Saturday, May 06, 2006

Strange Things Happen at Sundown - review

Director: Marc Fratto

Release Date: 2003

contains spoilers

One of the best descriptions of this film is from the front of the UK DVD release:

“They’re psychopaths, sociopaths, killers, loonies, weirdos… Oh yeah, one more thing… They’re all vampires!”

Strange Things is a low budget film with big ambitions and, I swear, you will never have seen anything quite like it. A clever piece that, despite the title, has vampires who can go out in the daylight with no ill effect. The title is referred to during the film when the narrator of the piece informs us, “Something strange happens when the sun goes down. Like a calling to all vampires…”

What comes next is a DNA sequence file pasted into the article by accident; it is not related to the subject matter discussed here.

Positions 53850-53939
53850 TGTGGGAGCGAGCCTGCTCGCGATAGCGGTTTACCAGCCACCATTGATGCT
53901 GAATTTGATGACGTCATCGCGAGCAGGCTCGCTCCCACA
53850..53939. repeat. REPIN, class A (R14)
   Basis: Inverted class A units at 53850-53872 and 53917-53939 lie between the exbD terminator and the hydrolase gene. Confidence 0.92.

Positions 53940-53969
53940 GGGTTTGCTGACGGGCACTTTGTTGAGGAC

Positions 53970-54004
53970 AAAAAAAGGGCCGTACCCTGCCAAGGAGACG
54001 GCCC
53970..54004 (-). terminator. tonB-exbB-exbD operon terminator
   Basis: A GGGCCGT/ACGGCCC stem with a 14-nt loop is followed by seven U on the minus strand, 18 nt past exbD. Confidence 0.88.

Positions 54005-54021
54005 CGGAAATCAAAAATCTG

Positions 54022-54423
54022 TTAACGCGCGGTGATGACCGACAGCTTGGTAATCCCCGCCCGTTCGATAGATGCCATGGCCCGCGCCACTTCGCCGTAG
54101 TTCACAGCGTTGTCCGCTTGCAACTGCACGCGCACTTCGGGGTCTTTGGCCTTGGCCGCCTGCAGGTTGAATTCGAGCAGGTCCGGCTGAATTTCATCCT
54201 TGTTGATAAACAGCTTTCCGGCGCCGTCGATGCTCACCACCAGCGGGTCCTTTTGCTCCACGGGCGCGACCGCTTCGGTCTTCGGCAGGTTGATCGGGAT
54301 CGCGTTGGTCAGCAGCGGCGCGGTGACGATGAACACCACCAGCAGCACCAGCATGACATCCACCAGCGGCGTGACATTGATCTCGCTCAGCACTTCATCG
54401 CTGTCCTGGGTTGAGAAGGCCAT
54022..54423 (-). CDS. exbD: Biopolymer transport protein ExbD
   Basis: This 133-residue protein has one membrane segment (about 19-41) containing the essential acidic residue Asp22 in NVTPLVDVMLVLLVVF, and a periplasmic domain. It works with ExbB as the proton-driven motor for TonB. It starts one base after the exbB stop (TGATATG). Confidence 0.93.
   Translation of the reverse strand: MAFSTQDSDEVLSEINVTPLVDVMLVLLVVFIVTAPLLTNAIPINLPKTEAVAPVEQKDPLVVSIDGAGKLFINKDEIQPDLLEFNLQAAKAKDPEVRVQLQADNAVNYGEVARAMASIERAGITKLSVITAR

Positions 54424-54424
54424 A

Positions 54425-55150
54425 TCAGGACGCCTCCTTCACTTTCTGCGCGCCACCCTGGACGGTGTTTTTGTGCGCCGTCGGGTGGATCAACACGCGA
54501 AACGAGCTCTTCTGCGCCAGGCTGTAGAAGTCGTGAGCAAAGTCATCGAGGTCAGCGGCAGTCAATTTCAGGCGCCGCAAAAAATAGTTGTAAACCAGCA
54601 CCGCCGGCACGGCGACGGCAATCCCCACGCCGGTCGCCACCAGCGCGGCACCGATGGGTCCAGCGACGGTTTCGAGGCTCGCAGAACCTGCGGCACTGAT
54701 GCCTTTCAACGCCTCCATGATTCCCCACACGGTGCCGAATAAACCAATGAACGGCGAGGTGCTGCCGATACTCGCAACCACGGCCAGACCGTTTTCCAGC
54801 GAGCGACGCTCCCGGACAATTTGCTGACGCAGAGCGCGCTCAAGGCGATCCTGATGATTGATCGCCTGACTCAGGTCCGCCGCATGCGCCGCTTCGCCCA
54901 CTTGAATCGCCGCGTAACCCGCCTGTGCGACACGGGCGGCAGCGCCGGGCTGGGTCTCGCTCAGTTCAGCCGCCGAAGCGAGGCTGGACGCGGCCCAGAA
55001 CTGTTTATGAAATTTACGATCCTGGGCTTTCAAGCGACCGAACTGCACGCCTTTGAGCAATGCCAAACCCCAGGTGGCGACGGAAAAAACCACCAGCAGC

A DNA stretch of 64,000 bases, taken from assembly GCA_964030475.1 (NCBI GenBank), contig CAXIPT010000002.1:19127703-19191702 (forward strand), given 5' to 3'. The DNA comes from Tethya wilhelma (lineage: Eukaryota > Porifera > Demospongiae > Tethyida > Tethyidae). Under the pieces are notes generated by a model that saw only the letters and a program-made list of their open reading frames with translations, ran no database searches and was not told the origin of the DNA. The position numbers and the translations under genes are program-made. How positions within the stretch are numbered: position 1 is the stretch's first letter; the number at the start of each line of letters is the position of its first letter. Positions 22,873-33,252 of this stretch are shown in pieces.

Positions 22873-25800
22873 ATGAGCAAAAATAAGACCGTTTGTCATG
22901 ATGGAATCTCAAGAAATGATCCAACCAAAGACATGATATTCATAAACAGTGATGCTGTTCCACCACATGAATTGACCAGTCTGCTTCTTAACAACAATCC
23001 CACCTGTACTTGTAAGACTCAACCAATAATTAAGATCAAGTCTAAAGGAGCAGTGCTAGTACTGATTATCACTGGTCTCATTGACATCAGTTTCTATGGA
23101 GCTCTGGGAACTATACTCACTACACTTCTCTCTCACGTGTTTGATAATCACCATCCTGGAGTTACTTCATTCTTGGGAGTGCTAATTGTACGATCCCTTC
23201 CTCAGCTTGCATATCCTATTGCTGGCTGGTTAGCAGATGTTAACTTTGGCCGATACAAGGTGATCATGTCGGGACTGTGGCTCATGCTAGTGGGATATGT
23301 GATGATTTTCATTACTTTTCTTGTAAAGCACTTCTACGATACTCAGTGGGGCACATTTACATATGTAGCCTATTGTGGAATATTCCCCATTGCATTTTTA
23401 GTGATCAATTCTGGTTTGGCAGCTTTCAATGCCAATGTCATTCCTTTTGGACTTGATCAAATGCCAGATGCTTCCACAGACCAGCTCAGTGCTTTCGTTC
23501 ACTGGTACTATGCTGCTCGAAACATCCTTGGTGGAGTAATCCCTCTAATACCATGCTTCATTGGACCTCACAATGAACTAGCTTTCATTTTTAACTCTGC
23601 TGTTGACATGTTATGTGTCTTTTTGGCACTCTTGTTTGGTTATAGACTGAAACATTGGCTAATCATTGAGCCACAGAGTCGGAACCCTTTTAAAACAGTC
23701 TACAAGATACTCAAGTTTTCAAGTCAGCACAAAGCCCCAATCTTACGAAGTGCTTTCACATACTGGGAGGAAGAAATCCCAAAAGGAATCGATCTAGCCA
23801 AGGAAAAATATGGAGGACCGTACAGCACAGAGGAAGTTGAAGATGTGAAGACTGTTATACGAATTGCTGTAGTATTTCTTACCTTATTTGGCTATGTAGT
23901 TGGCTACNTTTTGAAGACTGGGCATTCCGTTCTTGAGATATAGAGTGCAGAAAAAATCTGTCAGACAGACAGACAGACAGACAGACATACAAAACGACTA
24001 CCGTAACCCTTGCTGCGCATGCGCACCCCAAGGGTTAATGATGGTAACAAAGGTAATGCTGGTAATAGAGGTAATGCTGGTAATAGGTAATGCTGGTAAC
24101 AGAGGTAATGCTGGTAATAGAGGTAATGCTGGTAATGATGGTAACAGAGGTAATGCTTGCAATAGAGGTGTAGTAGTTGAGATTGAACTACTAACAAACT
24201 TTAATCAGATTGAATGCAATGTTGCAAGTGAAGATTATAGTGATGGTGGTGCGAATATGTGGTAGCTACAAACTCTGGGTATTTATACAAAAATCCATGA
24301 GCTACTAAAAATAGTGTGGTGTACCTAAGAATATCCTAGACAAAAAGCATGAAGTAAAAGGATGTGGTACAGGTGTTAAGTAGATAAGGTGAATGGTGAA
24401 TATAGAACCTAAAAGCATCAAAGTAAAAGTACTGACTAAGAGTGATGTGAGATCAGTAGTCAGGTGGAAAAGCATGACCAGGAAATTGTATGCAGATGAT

The film begins with a group of vampires together, not only are they vampires but they’re also mob. We have Joey the Butcher (Joshua Nelson), Paulie Hands (Mike Massimino), Nicky the Tooth (Giovanni DeMarco) – so called as he can only produce one fang - and the leader Jimmy Fangs (Joseph DeVito). Here the brilliance of the film begins to shine through within the dialogue, given the mob connotation you cannot help but think Tarantino; the dialogue seems smooth and well put together.